MA: I second those sentiments. Thanks, Audrey. My readers can learn more about Audrey RL Wyatt and her stories at: http://audreyrlwyatt.com/
Read More

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Aug 13

“Big Sick Heart” Author, Mike Markel, Guests with Mike Angley

MA: Please help me welcome my guest-blogger today, Mike Markel. Mike has published a number of short stories and nonfiction books. His collection of stories, Miserable Bastards, is on Scribd at http://www.scribd.com/my_document_collections/2509786. Big Sick Heart is his first novel. During the day, he is a writing professor at Boise State University.
Welcome, Mark. Please tell us more about your background.

MM: I’m a writing professor at Boise State, specializing in technical writing. I’ve published seven other books, mostly textbooks and scholarly books about writing and ethics. I’ve also published a bunch of short stories, some action-based, some more literary.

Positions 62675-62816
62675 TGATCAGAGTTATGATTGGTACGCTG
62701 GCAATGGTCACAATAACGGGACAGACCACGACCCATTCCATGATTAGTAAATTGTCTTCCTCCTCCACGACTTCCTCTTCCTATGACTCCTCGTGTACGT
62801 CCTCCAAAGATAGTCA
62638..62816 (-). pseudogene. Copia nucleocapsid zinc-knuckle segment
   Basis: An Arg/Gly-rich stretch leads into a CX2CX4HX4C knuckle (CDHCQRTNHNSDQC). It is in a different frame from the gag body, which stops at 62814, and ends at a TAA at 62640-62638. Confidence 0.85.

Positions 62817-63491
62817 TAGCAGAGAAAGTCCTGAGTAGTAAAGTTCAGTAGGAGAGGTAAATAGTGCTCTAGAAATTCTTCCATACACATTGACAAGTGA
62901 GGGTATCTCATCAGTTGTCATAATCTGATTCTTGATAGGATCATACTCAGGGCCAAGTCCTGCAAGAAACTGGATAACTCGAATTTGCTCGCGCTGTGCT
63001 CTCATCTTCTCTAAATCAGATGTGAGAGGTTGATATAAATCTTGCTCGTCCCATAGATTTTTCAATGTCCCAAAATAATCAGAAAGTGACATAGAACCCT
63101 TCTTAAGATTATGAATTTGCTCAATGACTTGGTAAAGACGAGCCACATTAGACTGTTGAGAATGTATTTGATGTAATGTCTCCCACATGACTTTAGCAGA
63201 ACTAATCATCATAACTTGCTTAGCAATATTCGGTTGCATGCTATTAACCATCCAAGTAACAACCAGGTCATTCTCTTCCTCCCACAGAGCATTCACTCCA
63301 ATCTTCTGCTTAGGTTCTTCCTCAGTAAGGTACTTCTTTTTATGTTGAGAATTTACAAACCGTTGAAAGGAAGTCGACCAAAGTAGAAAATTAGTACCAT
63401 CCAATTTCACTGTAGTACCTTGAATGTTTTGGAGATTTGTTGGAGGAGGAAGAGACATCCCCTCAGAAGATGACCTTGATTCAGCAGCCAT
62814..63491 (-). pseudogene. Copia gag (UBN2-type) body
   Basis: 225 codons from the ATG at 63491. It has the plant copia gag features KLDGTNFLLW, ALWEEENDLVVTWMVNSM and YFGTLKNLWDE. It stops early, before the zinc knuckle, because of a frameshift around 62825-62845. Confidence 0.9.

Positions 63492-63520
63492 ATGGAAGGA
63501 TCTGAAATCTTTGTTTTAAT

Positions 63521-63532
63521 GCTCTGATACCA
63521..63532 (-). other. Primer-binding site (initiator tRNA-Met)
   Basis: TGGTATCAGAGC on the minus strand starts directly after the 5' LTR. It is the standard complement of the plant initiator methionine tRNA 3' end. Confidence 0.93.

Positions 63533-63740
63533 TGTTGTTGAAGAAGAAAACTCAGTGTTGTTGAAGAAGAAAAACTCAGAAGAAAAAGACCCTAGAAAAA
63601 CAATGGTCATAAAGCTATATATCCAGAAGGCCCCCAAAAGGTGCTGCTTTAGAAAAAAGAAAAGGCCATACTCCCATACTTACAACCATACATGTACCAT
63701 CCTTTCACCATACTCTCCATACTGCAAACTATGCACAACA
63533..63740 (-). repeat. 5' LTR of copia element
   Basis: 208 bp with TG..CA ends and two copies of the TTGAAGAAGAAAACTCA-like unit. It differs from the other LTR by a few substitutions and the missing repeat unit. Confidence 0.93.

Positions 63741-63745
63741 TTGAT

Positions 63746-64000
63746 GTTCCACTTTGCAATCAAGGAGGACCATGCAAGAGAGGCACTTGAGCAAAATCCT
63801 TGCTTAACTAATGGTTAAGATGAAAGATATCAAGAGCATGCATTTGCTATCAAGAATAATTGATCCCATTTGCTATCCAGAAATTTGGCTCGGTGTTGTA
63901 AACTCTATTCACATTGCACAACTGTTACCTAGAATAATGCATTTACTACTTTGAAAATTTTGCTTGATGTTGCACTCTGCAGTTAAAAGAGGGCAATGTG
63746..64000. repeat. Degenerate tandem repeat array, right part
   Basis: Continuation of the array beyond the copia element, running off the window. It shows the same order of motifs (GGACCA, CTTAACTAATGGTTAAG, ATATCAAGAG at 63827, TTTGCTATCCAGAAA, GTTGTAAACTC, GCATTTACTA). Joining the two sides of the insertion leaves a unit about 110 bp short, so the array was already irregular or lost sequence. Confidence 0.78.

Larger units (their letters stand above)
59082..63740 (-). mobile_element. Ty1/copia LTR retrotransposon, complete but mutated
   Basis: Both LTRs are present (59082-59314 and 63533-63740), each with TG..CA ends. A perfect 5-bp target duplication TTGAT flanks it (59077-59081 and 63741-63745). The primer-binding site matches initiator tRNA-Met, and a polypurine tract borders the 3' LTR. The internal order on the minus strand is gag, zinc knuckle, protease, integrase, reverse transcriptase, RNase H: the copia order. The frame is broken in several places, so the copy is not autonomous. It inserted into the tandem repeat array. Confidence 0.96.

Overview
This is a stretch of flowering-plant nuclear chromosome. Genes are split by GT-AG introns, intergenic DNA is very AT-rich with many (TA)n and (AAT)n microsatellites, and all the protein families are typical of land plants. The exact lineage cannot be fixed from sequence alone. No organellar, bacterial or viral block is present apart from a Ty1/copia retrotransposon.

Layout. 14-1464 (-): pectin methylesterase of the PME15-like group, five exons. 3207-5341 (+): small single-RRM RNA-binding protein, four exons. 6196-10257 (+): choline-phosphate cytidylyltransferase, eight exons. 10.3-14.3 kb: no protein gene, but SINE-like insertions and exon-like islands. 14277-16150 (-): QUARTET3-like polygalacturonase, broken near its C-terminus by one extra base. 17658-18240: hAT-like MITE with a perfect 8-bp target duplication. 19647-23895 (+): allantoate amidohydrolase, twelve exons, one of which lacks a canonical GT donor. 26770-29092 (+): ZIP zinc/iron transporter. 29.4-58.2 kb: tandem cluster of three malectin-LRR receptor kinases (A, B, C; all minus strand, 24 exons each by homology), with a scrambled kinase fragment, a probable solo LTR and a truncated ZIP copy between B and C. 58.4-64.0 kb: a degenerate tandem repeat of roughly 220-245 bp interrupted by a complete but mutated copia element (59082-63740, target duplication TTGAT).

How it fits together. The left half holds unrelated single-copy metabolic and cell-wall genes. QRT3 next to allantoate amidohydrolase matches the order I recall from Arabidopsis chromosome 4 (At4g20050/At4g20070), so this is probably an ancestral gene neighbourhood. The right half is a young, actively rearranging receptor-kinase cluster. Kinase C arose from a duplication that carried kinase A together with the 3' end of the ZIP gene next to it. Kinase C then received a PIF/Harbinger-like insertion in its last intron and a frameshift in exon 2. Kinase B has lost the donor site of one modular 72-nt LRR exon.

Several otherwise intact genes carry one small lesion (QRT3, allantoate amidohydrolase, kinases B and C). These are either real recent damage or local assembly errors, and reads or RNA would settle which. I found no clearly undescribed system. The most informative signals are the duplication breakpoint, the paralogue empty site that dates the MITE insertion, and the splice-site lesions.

MA: With that background, and those non-fiction credits to your name, why did you decide to write fiction?

MM: I wanted to try my hand at another kind of writing. I’d like to be able to make the transition from mostly non-fiction to fiction. Fiction writing is simply more fun for me as a writer. The challenge, of course, is the familiar one: figuring out how to get my novel noticed and read, so that I can keep writing more. My blog, Fears of a First-Time Novelist (http://mikemarkel.blogspot.com), chronicles my thinking about this challenge.

MA: I think all writers experience those fears as they approach the business end of writing – getting published! Tell us about your debut novel.